Diseases that solely affect the kidneys & cause AGN include:
Immunoglobulin A nephropathy (IgA nephropathy, Berger’s
Membranoproliferative nephritis (type of kidney
Postinfectious GN (GN that results after an infection)
Acute Renal Failure (ARF)
ARF is the rapid breakdown of renal (kidney)
This disease occurs when high levels of uremic
toxins (waste products of the body's
metabolism) accumulate in the blood and the
kidneys are unable to excrete the daily load of
the toxins in the urine.
There are three types of ARF:
- Prerenal ARF
- Postrenal ARF
- Intrinsic renal ARF
Pre renal ARF: inadequate blood circulation (perfusion) to the kidneys, which leaves them unable to clean the blood properly . ARF causes a patient to experience shock (very low blood pressure) and may lead to multiple organ failure due to poor perfusion within many organs.
Some Causes of Pre renal ARF include: dehydration, heart failure, sepsis (severe infection), and severe blood loss.
Post renal ARF is caused by an acute obstruction that affects the normal flow of urine out of both kidneys. It is seen most often in elderly men with enlarged prostate glands that obstruct the normal flow of urine.
The blockage causes pressure to build in all of the renal nephrons which causes the nephrons to shut down as a result of the excessive fluid pressure.
- Causes of Post renal ARF include: Bladder outlet obstruction due to an enlarged prostate gland or bladder stone, kidney stones in both ureters or in patients with one kidney , neurogenic bladder, tubule obstruction, renal injury or retroperitoneal fibrosis
Intrinsic renal ARF : Intrinsic ARF accounts for approximately 40% of the cases of acute renal failure. This type involves damage or injury within both kidneys and is any ARF that is not categorized by the above.
- Causes may include: Vascular diseases, Diseases of tubules and interstitium, and Acute tubular necrosis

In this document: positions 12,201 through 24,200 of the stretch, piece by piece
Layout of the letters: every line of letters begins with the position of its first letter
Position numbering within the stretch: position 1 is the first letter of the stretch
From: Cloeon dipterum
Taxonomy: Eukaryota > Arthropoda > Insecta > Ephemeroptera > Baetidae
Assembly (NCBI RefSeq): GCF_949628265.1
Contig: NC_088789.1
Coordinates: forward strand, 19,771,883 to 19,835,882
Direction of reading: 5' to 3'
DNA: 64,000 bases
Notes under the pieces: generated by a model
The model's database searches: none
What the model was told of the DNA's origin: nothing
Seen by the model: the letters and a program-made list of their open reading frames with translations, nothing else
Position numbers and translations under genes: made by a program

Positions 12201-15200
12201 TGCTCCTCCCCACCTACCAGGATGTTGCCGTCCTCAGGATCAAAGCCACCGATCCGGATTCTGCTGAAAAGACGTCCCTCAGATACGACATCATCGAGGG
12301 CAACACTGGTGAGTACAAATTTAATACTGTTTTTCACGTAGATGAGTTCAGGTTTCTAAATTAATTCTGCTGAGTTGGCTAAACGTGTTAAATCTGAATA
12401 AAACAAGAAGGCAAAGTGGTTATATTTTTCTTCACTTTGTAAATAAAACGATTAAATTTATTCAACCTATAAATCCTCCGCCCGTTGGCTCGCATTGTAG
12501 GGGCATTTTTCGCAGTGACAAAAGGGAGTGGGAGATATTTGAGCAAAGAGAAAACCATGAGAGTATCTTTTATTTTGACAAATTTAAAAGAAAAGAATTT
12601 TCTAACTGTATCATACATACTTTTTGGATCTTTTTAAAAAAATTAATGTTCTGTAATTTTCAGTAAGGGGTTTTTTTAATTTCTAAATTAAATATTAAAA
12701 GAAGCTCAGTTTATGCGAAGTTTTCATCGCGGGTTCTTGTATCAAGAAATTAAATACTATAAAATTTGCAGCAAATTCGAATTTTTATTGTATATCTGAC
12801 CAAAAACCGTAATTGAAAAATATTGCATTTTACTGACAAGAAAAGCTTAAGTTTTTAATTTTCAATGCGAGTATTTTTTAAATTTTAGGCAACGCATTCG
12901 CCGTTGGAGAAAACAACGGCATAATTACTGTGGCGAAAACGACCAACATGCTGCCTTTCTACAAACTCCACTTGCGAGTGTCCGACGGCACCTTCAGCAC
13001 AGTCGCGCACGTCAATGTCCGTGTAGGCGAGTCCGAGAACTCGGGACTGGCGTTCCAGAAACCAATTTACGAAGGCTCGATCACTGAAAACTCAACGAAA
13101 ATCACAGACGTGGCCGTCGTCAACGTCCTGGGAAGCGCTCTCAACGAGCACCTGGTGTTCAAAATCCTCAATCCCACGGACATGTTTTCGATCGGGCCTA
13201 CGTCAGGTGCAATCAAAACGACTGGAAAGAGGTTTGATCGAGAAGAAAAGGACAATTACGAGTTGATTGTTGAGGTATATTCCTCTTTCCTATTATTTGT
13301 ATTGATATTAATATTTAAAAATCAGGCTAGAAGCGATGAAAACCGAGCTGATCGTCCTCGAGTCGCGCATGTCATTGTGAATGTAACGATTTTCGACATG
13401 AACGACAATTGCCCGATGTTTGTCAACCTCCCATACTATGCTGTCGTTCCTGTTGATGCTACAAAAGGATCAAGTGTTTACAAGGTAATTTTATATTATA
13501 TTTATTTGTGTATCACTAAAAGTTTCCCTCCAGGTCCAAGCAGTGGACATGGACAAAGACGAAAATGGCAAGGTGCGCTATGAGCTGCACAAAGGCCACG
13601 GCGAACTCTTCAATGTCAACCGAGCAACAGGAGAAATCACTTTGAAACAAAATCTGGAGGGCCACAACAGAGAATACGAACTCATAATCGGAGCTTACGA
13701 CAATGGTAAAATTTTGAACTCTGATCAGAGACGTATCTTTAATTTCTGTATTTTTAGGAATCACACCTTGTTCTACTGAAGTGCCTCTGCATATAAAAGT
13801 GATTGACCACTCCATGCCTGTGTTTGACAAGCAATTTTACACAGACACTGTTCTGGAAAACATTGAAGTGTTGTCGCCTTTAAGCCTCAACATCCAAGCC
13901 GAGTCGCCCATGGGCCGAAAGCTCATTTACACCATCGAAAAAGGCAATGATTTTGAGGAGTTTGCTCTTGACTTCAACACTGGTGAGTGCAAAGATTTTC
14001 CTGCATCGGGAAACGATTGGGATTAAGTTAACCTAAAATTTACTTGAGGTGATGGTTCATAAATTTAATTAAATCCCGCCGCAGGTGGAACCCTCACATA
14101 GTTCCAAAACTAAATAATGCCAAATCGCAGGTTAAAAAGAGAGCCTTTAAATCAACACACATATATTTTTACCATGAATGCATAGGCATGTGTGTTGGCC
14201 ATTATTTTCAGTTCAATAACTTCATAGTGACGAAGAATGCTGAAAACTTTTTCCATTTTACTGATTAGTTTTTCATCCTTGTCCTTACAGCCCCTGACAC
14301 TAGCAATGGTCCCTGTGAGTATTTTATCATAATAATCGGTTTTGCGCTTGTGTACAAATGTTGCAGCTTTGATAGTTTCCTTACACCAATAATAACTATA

Catheterization: (CATH) Insertion of a tube through the urethra and into the urinary bladder for the purpose of withdrawing urine or inserting dye
Catheterization is frequently used for patients who find it difficult to get
up and use the bathroom, due to circumstances such as severe illness,
injury or recent surgery. It is also used as a way to measure the output of
a patients urine. This can be used as an indicator for many medical
- Catheterization can be used for patients who have weak bladder muscles, it is used to allow the patient to fully drain the bladder.
(C & S) Culture and Sensitivity:
A laboratory test that grows a colony of bacteria removed from
an infected area in order to identify the specific infecting
bacteria and then determine its sensitivity to a variety of
A culture is done to find out what kind of organism (usually a bacteria) is causing an illness or infection
A sensitivity test checks to see what kind of medicine, such as an antibiotic, will work best to treat the illness or infection.
A C & S test may be done on many different body fluids, such as urine, mucus, blood, pus, saliva, breast milk, spinal fluid, or discharge from the vagina or penis.
A test used to look at the inside of the bladder and the urethra using a thin, lighted instrument called a cystoscope. It allows your doctor to look at areas of your bladder and urethra that are usually not visible in X-rays.
Small bladder stones and some small growths can be removed during cystoscopy eliminating the need for more extensive surgery.
Cystoscopy may be used for various reasons some which include:
- Treat urinary tract problems such as blockage in the urethra
caused by an enlarged prostate, kidney stones, or tumors.
- Find the cause of symptoms such as blood in the urine (hematuria),
painful urination (dysuria), urinary incontinence, urinary frequency or
hesitancy, an inability to pass urine (retention), or a sudden and
overwhelming need to urinate (urgency).
- Place ureteral catheters (stents) to help urine flow from the kidneys to
the bladder or in the ureter for an X-ray test called retrograde